APPEAL from the Circuit Court of Stark County; the Hon. HOWARD
WHITE, Judge, presiding.
MR. JUSTICE BRISTOW DELIVERED THE OPINION OF THE COURT:
Defendants appeal from a decree of the circuit court of Stark County ordering them to remove dirt, rock and other materials plowed, graded or deposited by them in, under and along a division fence and to restore the elevation of the ground thereunder as it existed in 1947 and perpetually enjoining them from thereafter raising or altering the same, and further ordering them to remove an artificial dam from a natural watercourse and perpetually enjoining them from placing in the watercourse a dam which obstructs or interferes with the natural flowage of the surface water therein. Defendants' answer and counterclaim involves the question as to whether defendants' land is subjected to a perpetual easement of drainage in favor of plaintiffs' land so that plaintiffs may cast their surface water upon and across defendants' land. A freehold is therefore involved. The appeal was properly taken directly to this court. Saelens v. Pollentier, 7 Ill.2d 556.
No questions are raised on the pleadings. The defendants allege four errors for reversal, viz.:
(1) that the record clearly shows that plaintiffs have not acquired a drainage easement over defendants' land;
(2) that both the special master in chancery and the lower court failed to pass upon material issues which were raised by the pleadings and supported by the evidence;
(3) that the special master's fee, approved by the chancellor in the amount of $5,404,70, was grossly excessive, and
(4) that the taxing of 75% of the court costs, including the master's fee, against the defendants was completely inequitable under the facts of this case.
Plaintiffs own 240 acres of farm land, referred to as tract 1, described as the southwest quarter (SW 1/4) and the south half (S 1/2) of the northwest quarter (NW 1/4) of section 27, Valley Township, Stark County, Illinois, which they acquired in 1941. Defendants own an adjoining 160-acre farm, designated as tract 2, described as the north half (N 1/2) of the northeast quarter (NE 1/4) and the north half (N 1/2) of the northwest quarter (NW 1/4) of the same section, which they acquired in 1947.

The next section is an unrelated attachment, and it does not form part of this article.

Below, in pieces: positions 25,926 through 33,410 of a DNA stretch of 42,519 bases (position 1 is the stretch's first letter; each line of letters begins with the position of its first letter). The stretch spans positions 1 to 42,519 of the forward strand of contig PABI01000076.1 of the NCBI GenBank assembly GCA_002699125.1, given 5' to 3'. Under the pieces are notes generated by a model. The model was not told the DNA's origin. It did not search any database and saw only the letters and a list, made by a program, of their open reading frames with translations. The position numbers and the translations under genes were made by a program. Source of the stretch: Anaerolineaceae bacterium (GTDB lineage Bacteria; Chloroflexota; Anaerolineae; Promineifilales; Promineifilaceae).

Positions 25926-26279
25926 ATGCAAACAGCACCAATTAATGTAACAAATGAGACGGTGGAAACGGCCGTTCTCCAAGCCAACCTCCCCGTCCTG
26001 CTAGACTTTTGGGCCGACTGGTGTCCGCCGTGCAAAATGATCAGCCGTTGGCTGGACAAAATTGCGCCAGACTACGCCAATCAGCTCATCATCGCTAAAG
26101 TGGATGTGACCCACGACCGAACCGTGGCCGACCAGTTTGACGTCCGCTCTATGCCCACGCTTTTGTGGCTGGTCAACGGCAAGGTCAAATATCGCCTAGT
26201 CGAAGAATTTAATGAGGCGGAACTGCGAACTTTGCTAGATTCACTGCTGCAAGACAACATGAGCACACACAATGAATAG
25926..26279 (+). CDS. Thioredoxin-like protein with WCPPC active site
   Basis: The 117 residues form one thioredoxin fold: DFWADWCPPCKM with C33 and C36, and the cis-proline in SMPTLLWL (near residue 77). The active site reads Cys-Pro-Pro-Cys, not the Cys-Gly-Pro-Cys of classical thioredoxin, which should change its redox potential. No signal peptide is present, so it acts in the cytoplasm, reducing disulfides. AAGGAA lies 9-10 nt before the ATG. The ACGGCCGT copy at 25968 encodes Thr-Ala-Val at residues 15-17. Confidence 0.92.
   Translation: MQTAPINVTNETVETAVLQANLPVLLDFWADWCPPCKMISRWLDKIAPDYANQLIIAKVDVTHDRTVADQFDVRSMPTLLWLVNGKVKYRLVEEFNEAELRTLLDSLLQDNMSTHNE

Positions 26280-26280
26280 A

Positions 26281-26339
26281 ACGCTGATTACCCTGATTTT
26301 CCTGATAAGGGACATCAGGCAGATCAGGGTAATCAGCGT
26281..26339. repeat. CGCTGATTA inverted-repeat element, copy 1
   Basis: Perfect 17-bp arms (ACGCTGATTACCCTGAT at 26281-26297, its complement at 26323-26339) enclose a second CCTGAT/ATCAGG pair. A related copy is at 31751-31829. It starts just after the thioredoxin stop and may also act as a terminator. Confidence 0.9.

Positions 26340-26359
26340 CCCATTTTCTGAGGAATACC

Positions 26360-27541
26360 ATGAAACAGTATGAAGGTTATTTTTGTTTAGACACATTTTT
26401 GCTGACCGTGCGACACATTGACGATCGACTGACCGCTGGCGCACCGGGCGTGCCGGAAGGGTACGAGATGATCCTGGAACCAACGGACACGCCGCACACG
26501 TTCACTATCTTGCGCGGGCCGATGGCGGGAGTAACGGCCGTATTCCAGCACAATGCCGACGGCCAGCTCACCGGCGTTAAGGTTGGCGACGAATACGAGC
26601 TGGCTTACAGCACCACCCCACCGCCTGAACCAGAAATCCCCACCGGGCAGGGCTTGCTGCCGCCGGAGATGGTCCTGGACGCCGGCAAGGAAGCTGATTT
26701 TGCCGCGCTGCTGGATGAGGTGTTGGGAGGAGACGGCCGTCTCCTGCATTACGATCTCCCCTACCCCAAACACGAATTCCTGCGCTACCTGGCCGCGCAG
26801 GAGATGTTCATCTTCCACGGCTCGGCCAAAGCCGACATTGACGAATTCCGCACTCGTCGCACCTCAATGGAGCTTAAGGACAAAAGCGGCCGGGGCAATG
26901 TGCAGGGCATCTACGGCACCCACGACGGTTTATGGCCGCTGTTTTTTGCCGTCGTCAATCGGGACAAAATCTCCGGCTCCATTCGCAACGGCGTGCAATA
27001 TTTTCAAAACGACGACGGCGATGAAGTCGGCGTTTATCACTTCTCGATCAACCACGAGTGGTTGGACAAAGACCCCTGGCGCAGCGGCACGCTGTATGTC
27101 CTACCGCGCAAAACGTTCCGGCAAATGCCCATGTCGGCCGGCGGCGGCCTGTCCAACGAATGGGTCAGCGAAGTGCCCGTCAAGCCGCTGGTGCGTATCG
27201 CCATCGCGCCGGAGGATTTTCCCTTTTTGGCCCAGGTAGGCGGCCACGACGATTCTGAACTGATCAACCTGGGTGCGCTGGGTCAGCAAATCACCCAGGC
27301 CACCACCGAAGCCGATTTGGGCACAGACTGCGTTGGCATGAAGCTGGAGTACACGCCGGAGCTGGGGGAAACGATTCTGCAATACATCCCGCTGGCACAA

The complaint was filed by the owners of tract 1 to enjoin the owners of tract 2 from maintaining any obstructions along their common division fence which would prevent the drainage of surface water from tract 1 to and across tract 2. Defendants denied that any drainage easement existed across their lands and alleged in their counterclaim that they had acquired a prescriptive right to have both the surface and subsurface water from tract 1 flow to the northwest corner of tract 1 and into a road ditch specifically constructed for this purpose without passing over any portion of tract 2.
The chancellor, after a hearing on the special master's report and the exceptions thereto, filed by both parties at which no additional testimony was presented, approved the master's report and entered a decree in accordance with his findings and recommendations.
Plaintiffs have not appealed from the decree which orders them to cease discharging subsurface water on tract 1 at any point in or on tract 1 in such a manner that said subsurface water, gathered and discharged as surface water, might, or could or would flow from tract 1 onto tract 2 as surface water; perpetually enjoins them from so doing, orders them to remove the obstructions placed in the roadside fence; perpetually enjoins them from obstructing and altering the flow of surface water from tract 1 through the roadside fence line, and decrees that neither the plaintiffs nor the defendants are entitled to have or to recover damages from the other as claimed and set forth in their respective pleadings.
The following drawing will aid in the understanding of the facts in this case:
Prior to 1903 that portion of the northwest quarter aforesaid, lying north of the pond line shown on the above map, was inundated. This area was drained by the artificial open ditch constructed in 1903, in which year the 8-inch farm tile shown along the north side of the south half of said northwest quarter was laid.
The proof is uncontradicted that the surface water normally flowed west, south of the division fence from a point more than 90 rods east of the public highway to the highway. Normally, this surface water has run under the division fence at a point 6 rods east of the public highway, thence west and northwesterly across tract 2 to the east roadside ditch. From there it either ran north along the east roadside ditch or through ...